Survey finds almost one in three female surgeons have been sexually assaulted

Almost one in three female surgeons working in the NHS have been sexually assaulted in the last five years, according to a new survey.

Eleven instances of rape were reported by surgeons who took part in the study, published in the British Journal of Surgery.

The survey found 29% of women who responded had experienced unwanted physical advances at work, more than 40% receiving uninvited comments about their body and 38% receiving sexual banter at work.

Almost 90% of women said they had witnessed sexual misconduct in the past five years with 81% of men giving the same answer.

The report concluded: “Sexual misconduct occurs frequently and appears to go unchecked in the surgical environment owing to a combination of a deeply hierarchical structure and a gender and power imbalance.

“The result is an unsafe working environment and an unsafe space for patients.”

Compiled by the University of Exeter from 1,436 responses to an anonymous online survey, the survey was commissioned by The Working Party on Sexual Misconduct in Surgery – a group of NHS surgeons, clinicians and researchers who say they are “working to raise awareness of sexual misconduct in surgery, to bring about cultural and organisational change”.

TalkTV's Julia Hartley-Brewer said: "I am very surprised, because in hospitals we've got non-stop equality and diversity, human rights managers...and according to this survey, most women have no faith that the NHS Trust, the Royal College of Surgeons or the General Medical Council would protest them."

Speaking to Julia, retired surgeon Dr Liz O’Riordan: “I was sexually harassed in half of my jobs! I've scrubbed with someone who asked who I was sleeping with because I looked like 'I could go a round or two'."

Consultant surgeon Tamzin Cuming, who chairs the Women in Surgery forum at the Royal College of Surgeons of England, said the report presents “some of the most appalling facts ever to come out” about the field and “represents a MeToo moment for surgery”.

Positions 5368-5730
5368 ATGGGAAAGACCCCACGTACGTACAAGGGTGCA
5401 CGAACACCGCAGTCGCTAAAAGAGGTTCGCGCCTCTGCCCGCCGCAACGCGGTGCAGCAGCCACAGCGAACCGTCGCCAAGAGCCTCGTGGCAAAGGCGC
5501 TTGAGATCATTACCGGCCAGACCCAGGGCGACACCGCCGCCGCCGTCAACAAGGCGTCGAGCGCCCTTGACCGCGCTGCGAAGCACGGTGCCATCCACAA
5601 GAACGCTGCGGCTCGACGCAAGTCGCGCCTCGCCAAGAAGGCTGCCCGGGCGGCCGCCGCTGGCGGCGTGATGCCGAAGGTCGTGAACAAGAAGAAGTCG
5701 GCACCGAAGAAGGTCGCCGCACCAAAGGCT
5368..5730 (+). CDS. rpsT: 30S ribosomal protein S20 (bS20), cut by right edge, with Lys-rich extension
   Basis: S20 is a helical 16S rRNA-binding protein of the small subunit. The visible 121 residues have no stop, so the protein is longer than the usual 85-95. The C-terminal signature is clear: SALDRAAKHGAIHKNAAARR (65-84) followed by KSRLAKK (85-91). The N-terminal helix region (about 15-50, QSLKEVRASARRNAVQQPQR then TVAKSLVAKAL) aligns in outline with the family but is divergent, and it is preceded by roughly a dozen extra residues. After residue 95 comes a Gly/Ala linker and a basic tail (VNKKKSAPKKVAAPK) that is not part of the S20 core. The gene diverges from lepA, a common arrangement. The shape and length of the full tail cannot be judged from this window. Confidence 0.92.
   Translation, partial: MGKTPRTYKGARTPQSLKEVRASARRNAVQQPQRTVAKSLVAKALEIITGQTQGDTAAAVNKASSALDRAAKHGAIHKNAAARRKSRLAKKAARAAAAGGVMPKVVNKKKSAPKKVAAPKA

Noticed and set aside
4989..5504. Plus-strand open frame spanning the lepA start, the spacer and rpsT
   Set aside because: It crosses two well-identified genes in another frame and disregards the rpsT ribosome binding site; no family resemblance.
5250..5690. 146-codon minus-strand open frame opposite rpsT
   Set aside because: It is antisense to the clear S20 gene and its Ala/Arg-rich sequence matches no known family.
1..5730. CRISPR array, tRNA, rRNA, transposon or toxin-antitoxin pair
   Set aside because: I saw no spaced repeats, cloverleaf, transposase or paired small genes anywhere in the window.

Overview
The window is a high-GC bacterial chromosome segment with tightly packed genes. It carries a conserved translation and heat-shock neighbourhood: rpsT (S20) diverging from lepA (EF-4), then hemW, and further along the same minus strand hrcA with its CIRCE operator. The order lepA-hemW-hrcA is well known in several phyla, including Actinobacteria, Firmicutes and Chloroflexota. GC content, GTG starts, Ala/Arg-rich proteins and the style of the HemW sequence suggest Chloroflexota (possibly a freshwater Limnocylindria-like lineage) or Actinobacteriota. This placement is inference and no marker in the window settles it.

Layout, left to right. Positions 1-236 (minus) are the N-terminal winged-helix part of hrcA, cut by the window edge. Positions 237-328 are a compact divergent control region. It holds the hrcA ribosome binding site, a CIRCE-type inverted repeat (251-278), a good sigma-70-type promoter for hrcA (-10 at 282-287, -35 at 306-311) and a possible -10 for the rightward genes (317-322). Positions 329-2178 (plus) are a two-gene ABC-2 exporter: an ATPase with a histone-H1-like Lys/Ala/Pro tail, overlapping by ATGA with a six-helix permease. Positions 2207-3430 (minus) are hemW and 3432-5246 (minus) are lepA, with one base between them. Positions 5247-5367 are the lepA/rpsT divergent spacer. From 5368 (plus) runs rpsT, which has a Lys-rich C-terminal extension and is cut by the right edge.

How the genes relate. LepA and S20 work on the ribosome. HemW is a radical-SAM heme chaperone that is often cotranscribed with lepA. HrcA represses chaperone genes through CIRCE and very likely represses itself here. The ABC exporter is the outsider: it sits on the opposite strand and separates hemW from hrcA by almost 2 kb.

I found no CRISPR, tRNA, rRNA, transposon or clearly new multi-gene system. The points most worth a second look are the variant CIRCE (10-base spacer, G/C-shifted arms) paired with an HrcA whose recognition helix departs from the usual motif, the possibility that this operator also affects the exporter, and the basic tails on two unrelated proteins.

Writing in The Times, she said: “Our research reveals an environment where sexual assault, harassment and rape can occur among staff working in surgery but allows it to be ignored because the system protects those carrying it out rather than those affected.

“We need urgent change in the oversight of how healthcare investigates itself.’

She called for the creation of a national implementation panel to oversee action on the report’s recommendations and for incidents of sexual misconduct to be independently investigated.

She said: “No one should need to call for a code of conduct that says, in essence, ‘please do not molest your work colleagues or students’, and yet this is one of the actions our report recommends.

“The report is measured, its recommendations achievable, but this shouldn’t disguise the anger and frustration felt by many in our profession.”

The results have been presented to NHS England, the General Medical Council and the British Medical Association.

Tim Mitchell, president of the Royal College of Surgeons of England, said such behaviour had “no place… anywhere in the NHS”.

Describing it as “abhorrent”, he said: “We will not tolerate such behaviour in our ranks.”

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